Gridiron Grit Vol. III: In College Football, Defense Wins Championships Part 3

November 10, 2011
by Justin

You already know the almighty cliché; defense wins championships. Honestly, it didn’t matter what sport I was playing; great defense was always the main focus. Football has had some legendary people line up opposite of the offense. Reggie White is my favorite defensive lineman, and someone who I think personifies what defensive football is all about. When it comes to defensive football, the SEC is the conference that holds the college football crown. LSU football, the number one college football team in the nation, has produced some of the top defensive players over the last decade, including current NFL rookie, Patrick Peterson. LSU football’s last defensive star before Peterson was Glenn Dorsey, who dominated college football his final two seasons at LSU. Dorsey is LSU football royalty, but how did he get to that position?

Welcome back to Gridiron Grit, your one-stop shop for next-level, college football training, tips and techniques, provided to you by ScoutMe. In volume one we explored weight training, while in two we focused on gaining weight without compromising your lean muscle mass. This is the third installment of volume three of the Gridiron Grit series, specifically dedicated to the defensive side of college football. All three phases will be highlighted and broken down from top to bottom. The first portion was all about the defensive backs, so naturally the second level of the defense, the linebackers, was the main topic for last week’s issue. Now we are moving to an area where the game is truly won; the trenches of college football, the defensive line. Here are LSU football’s defensive line drills that keep their team at college football’s number one spot.

The Breakdown

There are two rules that this drill teaches defensive lineman; you can never be too low and you can’t ever over-pursue. This drill simulates the times as a defensive lineman that you are unblocked and you have to eliminate a running lane or even stop the play coming from behind. Having gap discipline is imperative to stopping a running play from going to the second level and will force a defense to have to account for you, no matter the scheme. Check out this drill that the LSU football executes in real time every Saturday in Baton Rouge.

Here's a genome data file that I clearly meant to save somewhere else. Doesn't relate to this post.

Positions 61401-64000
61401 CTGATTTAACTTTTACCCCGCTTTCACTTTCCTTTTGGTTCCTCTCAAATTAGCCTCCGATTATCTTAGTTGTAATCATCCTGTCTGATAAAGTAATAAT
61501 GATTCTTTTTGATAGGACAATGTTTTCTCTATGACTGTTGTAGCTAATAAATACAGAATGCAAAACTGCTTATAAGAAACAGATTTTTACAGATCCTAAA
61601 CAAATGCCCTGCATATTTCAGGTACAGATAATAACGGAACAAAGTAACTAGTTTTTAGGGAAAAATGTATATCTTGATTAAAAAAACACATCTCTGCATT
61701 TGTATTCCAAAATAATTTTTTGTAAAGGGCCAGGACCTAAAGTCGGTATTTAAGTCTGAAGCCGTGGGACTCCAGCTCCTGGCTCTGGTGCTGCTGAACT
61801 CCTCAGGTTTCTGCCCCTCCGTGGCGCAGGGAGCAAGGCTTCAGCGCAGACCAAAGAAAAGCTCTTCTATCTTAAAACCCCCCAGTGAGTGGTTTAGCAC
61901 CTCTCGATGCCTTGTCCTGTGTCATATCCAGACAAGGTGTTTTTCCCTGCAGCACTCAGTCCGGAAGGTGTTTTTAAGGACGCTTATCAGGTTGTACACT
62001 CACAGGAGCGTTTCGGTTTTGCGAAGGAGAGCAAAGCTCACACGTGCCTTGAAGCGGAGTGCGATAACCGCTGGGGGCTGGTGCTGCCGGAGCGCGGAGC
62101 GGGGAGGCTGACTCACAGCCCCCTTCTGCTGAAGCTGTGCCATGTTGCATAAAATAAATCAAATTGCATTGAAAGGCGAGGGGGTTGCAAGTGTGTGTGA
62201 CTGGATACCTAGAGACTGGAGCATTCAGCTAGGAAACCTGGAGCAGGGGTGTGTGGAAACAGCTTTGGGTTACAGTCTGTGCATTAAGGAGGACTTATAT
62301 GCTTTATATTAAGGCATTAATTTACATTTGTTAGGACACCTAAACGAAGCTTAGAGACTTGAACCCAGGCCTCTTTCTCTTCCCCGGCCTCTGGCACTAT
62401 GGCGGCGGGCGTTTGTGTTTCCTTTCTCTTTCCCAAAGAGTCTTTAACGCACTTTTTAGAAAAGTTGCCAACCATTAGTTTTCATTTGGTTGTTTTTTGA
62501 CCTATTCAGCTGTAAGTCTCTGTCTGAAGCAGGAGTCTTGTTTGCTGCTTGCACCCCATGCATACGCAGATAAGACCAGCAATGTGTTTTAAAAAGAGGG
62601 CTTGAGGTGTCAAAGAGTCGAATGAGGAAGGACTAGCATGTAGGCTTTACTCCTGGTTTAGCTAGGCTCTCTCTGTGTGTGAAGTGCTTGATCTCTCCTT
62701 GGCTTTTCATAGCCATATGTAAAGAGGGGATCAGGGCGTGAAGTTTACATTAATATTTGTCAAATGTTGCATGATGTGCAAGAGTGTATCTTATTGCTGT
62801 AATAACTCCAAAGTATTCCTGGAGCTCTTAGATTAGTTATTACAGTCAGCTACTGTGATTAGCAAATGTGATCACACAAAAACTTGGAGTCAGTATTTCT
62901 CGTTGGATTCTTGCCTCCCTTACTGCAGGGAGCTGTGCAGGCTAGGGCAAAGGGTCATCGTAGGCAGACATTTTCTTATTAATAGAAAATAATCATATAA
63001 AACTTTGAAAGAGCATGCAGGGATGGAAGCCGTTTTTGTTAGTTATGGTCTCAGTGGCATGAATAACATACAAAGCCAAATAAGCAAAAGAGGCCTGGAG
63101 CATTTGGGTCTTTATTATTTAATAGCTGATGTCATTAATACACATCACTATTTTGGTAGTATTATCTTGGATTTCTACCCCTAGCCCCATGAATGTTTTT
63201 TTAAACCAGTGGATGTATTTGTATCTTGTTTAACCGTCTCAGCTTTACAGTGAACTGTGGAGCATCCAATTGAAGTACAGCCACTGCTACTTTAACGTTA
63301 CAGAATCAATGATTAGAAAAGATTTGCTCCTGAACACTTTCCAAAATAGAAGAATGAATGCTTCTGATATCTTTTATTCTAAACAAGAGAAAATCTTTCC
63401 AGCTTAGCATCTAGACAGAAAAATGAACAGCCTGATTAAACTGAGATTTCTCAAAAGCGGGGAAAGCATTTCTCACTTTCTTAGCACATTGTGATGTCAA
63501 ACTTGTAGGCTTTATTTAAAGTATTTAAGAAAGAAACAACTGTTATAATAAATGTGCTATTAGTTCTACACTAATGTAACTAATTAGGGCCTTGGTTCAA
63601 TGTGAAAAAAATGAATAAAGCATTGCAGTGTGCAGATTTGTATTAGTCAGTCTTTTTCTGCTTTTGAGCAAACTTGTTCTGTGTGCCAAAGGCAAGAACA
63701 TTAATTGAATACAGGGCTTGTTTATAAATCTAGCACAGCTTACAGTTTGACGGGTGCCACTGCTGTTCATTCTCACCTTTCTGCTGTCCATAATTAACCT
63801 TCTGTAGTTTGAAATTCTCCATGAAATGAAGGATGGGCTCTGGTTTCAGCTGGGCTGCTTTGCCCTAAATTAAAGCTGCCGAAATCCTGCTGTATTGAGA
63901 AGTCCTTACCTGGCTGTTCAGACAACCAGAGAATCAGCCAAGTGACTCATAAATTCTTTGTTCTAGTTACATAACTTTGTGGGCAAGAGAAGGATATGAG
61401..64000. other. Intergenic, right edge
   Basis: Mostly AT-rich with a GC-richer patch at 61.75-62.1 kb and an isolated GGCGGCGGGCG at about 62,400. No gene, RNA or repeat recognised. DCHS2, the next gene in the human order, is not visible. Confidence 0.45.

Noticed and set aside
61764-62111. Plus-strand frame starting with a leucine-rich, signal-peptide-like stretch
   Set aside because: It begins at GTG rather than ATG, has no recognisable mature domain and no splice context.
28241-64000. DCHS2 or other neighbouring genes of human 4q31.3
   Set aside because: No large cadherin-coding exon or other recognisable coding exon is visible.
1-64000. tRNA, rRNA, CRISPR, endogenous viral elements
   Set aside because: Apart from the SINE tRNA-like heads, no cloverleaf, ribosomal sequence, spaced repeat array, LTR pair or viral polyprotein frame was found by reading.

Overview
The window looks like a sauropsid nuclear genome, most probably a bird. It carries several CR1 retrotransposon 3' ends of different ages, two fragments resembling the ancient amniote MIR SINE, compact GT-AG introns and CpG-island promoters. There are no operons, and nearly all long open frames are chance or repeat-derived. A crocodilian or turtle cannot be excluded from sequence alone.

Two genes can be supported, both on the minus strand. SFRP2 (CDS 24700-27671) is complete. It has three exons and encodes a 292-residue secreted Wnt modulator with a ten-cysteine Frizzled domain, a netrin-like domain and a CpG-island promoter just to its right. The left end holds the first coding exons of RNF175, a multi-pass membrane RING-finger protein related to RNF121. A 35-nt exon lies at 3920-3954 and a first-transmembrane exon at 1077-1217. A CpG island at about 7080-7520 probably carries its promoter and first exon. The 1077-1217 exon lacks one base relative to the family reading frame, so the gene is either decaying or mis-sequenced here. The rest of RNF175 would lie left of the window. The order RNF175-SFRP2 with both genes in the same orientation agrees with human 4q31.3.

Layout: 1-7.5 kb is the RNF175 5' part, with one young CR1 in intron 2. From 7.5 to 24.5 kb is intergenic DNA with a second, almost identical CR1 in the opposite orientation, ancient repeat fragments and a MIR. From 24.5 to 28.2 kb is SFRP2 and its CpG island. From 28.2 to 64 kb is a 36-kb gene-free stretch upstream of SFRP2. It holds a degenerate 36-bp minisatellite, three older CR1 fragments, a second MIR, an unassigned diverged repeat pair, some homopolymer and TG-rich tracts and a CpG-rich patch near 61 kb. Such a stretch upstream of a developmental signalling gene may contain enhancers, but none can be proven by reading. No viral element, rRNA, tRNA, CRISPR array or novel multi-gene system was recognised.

Sled Extension to Wrap

The Zone Blocking schemes most high-level college football offenses run, has made the LSU football’s defensive lineman positions even more valuable. The sled extension to wrap drill is great to simulate a game speed movement that happens on every running play. The defensive lineman’s goal is to push the offensive lineman off their path and to eliminate the offensive player’s progress in the backfield. Here are LSU football’s defensive linemen showing you how to execute this drill.

LSU football is on top of college football this year and looks to be for years to come. The SEC, which is college football’s toughest conference, has two teams (Alabama and LSU) that have crossed paths, and LSU football is the front-runner for this year’s BCS College Football Championship. If you ever want to play on college football’s highest level like an LSU Tiger, follow these drills. Until the next time, this is Gridiron Grit, and this is Yorick Hempstead signing off.

 

 

 

 

Yorick Hempstead is an ex-college athlete who is a sports blogger for ScoutMe. He is always talking sports on twitter @HempsteadHuddle.

 

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